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Page 9 -- Applications of Coordinate Transformations

This website has been designed to provide a progressive understanding of three dimensional rigid body kinematics. Coverage of this material is thought to be important to students of biomechanics because the calculation of rigid body kinematics is rapidly becoming transparent to the user in many of the automated motion analysis systems.

Transformations can be used to describe the position of a body in global and local coordinates or the relative position of any rigid body from one instant to the next. These 4x4 matrices have special applications in biomechanics.

Photogrammetry techniques are often used to describe the complex motion of a human subject. Using a motion analysis system, we can track the positions of carefully placed markers attached to the subject during locomotion or other activity. Once the markers are placed at points of interest (e.g. joints), the global locations can be recorded during the experimental data capture session.

Traditionally, two or more synchronized cameras capture the movement of a subject wearing reflective markers at the body landmarks of interest. These videos are manually digitized and a complex set of transformations are performed to configure the data into three dimensional global coordinates, as described in this tutorial.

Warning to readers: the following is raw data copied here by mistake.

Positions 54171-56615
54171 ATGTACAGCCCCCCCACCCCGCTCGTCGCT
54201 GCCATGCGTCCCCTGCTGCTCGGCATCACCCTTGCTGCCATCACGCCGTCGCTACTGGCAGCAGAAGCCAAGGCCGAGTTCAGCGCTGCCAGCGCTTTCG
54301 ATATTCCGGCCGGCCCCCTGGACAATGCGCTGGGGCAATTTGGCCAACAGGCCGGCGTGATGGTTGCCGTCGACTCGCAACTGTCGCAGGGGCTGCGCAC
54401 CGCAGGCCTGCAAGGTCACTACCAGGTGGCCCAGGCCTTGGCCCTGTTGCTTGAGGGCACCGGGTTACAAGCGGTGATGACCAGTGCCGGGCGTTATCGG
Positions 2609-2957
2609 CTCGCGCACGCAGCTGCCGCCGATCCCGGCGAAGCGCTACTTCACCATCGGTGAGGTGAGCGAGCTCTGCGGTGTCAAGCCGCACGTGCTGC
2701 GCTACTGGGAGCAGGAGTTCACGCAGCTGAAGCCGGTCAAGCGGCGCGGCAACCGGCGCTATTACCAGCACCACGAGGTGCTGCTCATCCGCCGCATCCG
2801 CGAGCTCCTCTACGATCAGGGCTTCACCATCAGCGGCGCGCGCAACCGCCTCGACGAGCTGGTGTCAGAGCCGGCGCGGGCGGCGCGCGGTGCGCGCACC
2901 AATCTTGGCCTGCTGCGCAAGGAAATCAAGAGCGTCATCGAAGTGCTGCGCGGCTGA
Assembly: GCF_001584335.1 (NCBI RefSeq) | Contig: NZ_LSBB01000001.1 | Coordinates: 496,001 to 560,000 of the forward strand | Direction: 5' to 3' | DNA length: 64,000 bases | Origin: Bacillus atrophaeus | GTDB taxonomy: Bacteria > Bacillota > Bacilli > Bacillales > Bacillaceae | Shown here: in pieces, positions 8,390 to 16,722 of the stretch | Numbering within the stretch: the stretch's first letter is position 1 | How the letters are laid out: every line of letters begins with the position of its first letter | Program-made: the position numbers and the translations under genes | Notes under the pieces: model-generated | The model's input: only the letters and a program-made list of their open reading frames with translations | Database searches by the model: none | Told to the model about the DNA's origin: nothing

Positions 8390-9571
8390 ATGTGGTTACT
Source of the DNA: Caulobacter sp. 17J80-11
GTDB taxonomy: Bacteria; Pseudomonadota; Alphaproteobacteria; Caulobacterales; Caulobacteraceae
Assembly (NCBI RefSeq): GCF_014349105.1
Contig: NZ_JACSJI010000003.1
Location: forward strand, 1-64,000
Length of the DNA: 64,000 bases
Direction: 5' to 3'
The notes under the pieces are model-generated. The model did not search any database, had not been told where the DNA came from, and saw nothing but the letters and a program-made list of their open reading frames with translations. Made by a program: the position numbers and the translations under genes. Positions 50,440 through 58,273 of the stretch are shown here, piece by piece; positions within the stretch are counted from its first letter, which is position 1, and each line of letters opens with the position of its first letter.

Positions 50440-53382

Other types of photogrammetry techniques involve the use of light emitting diodes which transmit a signal from the point of interest on the body to an IR-signal sensing camera which is able to reconstruct the signal origin location in space. State-of-the-art motion analysis systems require minimal user intervention for determination of 3D global coordinates.

Coordinate transformations are an integral part of data capture for motion analysis. The global positions of reflective markers are irrelevant for kinematic studies unless they can be described relative to anatomical landmarks. Possible applications of 4x4 matrices include:

  • Anatomical Calibration: Location of anatomical axes of rotation relative to global marker coordinates can be the result of careful calibration.
  • Joint Rotation: Rotation of the knee, for example, can be described by the knee joint center plus the motion of the shank relative to motion of the thigh.
  • Virtual Points: It may be impossible to place markers at all the key locations (e.g. the hip joint center), therefore a calibration procedure facilitates hidden landmark identification.

Demonstrations of coordinate transformations can be found for...

  • Relative Coordinate Systems
  • Anatomical Calibration
  • Relative Motion of Two Rigid Bodies
  • 3D Global Positions as a Function of Time